what the foot notes: the fol­low­ing peo­ple par­tic­i­pat­ed in some way to co-pro­duce this urban score:

Gabriel Wil­son Sal­vatier­ra, Roland Barthes (Empire of Signs: Chop­sticks”), Jor­dan Christo­pher Berta, Eric Ellingsen, Avi­tal Ronell (in ref­er­ence to Stu­pid­i­ty), Inger Chris­ten­son (IT), Dominique Laporte (His­to­ry of Shit, trans. Nadia Ben­abid and Rodolphe el-Khoury), Emi­ly Zan­der Chang, Jacque­line Megan Haynes, Jere­mias Hollinger (artist who sings in vents, mir­ror­ing sounds in vents), Sim van der Ryn (Eco­log­i­cal Design), Pixar (Cars), Andrea Denise Gon­za­lez, Gertrude Stein (Ten­der But­tons), Daniel Spo­er­ri & Robert Fil­liou (an anecodot­ed topog­ra­phy of chance), Ben Markus (The Age of Wire and String), Cameron David Neuhoff, Yen Hua Debra Chan, Cor­nel West, Euan Williams, Alfred North White­head (Modes of Thought), Georges Perec (e’), Myer Siemi­aty­c­ki (“Con­test­ing Sacred Urban Space: The Case of the Eruv,” JIMI/RIMI Vol­ume 6), Oliv­er Sacks (The Man Who Mis­took His Wife for a Hat), Theast­er Gates (Rad­i­cal Hos­pi­tal­i­ty), Megan Gran Lund, Eri­ca C Alon­zo, Bertolt Brecht (attempt), Uvedale Price (An Essay on the Pic­turesque), Ken­neth Hoching Chow, Dong Uk Kim, Yang Chen, Doreen Massey (for space), Mal­go­rza­ta Patryc­ja Pawlows­ka, Rudolf Arn­heim (Visu­al Think­ing), Stanis­laus Fung (Land­scape Design and the Expe­ri­ence of Motion; Move­ment and Still­ness in Ming Writ­ings on Gar­dens”), Dr. Roger Sper­ry (Nobel Con­ver­sa­tions), Daniel Botkin (Dis­cor­dant Har­monies), Charles Wright (“Black Zodi­ac”), Anto­nio Gram­sci (Prison Note­books), Wal­lace Stevens (“Snow Man”), Mar­tin Hei­deg­ger (Being and Time), Adri­an Snod­grass (Think­ing Through the Gap: The Space of Japan­ese Archi­tec­ture), Gus van Sant (Do Easy), Georges Perec (Species of Spaces) & Ola­fur Elias­son (Take Your Time), Lynn Peemoeller, Mark Wigley (White Walls), Keller East­er­ling (Endur­ing Inno­cence), Ruth Webb (Ekphra­sis, Imag­i­na­tion and Per­sua­sion in Ancient Rhetor­i­cal The­o­ry and Prac­tice), Sam Fuller (direc­tor’s com­men­tary in Tigrero: A Film That Was Nev­er Made), James Jere­mi­ah Slade, Veron­i­ca Velez Guz­man, Aaron Samuel Gold­stein, Chris Mark­er (The Sixth Sense of the Pen­ta­gon), Louis Sul­li­van (manip­u­lat­ed detail from A Sys­tem of Archi­tec­tur­al Orna­ment), George Oppen (“Of Being Numer­ous”), Fran­cis­co Varela (from the video What we see and what we do is not sep­a­rate), Samuel Beck­ett (How it is), Fil­ip­po Tom­ma­so Marinet­ti (The Futur­ist Cook­book), Nils Axen, Jakob Johann Baron von Uexküll (A For­ay into the World of Humans and Ani­mals), Andrei Bely (Glos­so­lalia), Andrea Denise Gon­za­lez, Siob­han Meghan Lee, Mil­e­va Mar­ić, (The Love Let­ters), Lynn Peemoeller, Relicque Lucia Lott, Bruno Latour and Michel Ser­res (Con­ver­sa­tions on Sci­ence, Cul­ture, and Time), The Rab­bi Philip Rabi­nowitz Memo­r­i­al Eruv (http://​www​.kesh​er​.org/​e​r​u​v​.html)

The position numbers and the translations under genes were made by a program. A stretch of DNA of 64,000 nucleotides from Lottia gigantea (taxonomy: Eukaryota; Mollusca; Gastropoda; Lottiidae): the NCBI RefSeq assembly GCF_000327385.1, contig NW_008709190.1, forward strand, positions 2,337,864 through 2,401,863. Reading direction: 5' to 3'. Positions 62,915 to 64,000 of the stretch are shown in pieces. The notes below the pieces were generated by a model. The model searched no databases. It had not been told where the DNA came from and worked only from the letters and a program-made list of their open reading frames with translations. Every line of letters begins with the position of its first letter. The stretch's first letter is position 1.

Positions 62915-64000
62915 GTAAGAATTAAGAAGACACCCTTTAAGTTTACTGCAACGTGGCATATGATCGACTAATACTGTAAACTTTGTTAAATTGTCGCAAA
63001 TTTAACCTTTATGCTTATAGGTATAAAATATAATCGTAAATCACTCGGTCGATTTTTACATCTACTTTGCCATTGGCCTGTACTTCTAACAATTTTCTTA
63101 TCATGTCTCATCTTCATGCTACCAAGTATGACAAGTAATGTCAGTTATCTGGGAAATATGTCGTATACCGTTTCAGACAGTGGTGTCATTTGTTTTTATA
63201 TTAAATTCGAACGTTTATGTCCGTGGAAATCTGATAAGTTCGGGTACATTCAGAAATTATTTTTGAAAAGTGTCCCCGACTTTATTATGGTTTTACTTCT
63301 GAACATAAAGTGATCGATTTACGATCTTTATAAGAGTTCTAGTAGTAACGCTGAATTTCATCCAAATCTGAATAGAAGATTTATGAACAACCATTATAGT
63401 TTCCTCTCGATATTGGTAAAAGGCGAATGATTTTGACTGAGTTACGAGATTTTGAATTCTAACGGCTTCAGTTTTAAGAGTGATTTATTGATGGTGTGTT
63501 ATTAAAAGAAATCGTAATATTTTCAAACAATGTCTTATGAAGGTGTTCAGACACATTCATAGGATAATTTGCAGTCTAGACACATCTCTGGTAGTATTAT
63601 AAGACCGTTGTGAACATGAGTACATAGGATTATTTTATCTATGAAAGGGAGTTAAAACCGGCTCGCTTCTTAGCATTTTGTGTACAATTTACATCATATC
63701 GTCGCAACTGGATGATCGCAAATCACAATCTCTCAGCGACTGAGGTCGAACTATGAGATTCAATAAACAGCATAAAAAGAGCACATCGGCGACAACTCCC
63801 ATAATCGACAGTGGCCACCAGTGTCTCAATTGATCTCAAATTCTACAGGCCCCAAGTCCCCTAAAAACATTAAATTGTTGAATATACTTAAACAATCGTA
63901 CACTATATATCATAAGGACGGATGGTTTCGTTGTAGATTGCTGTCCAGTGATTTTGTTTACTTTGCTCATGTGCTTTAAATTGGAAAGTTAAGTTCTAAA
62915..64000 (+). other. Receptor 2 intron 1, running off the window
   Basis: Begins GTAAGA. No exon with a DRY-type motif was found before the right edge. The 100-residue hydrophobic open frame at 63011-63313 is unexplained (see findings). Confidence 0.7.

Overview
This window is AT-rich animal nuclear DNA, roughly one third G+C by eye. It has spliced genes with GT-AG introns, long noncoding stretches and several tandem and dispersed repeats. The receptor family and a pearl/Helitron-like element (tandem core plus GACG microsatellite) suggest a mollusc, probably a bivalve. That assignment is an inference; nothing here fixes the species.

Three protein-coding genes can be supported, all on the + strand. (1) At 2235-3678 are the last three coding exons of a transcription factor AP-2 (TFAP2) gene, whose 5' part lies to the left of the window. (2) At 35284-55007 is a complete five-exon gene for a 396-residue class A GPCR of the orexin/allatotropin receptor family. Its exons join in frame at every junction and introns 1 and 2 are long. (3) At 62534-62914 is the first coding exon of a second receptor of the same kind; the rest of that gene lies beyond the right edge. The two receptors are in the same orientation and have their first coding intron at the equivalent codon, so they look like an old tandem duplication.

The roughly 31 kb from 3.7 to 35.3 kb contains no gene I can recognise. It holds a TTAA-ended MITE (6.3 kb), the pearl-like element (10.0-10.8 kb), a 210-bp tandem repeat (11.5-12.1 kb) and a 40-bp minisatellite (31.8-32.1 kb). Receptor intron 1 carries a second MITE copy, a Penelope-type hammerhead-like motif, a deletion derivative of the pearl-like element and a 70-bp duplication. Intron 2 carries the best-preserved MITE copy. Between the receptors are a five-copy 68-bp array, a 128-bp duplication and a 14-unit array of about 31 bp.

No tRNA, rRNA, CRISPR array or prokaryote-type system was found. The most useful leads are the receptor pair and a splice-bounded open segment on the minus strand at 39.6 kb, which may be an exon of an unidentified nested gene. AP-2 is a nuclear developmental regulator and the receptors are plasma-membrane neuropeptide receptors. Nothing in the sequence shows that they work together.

video links


By Jonathan D. Solomon

Many of us enjoy the house of mir­rors,
and there is a cer­tain charm in the crooked streets of Boston.”